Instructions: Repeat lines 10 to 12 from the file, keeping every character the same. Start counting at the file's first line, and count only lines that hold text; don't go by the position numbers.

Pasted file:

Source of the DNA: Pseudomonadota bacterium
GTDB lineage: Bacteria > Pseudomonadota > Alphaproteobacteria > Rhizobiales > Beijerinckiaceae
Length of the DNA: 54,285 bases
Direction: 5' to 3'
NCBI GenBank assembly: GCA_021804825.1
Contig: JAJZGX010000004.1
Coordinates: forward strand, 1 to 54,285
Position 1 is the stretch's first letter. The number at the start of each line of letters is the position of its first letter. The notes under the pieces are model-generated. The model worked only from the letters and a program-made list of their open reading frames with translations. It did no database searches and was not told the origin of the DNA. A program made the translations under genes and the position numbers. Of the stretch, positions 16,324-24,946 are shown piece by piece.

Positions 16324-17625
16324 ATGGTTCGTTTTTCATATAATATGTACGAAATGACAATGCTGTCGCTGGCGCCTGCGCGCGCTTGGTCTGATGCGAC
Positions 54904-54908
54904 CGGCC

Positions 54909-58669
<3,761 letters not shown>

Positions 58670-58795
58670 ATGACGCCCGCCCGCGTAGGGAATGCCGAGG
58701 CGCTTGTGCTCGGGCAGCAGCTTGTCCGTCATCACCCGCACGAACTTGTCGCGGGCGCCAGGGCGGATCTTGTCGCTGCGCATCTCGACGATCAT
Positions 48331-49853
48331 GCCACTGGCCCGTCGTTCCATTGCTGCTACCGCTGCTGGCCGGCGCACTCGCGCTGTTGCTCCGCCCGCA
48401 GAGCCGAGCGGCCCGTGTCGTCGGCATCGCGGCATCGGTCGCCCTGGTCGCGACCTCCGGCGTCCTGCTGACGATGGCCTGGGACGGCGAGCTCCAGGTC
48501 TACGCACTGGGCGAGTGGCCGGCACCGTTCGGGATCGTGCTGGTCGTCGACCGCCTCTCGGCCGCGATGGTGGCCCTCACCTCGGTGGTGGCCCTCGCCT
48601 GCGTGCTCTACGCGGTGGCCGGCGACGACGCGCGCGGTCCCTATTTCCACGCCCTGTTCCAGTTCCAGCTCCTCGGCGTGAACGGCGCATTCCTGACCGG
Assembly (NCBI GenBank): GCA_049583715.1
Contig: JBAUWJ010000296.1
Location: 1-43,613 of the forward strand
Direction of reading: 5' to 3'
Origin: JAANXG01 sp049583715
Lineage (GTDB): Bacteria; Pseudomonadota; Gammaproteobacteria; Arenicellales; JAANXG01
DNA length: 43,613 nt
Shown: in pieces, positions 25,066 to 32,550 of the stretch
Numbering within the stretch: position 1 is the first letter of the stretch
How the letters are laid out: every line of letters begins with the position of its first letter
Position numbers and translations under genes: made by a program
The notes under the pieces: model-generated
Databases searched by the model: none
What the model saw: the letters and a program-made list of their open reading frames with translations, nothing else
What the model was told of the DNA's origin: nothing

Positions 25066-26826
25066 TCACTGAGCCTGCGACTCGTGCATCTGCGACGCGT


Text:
16324 ATGGTTCGTTTTTCATATAATATGTACGAAATGACAATGCTGTCGCTGGCGCCTGCGCGCGCTTGGTCTGATGCGAC
Positions 54904-54908
54904 CGGCC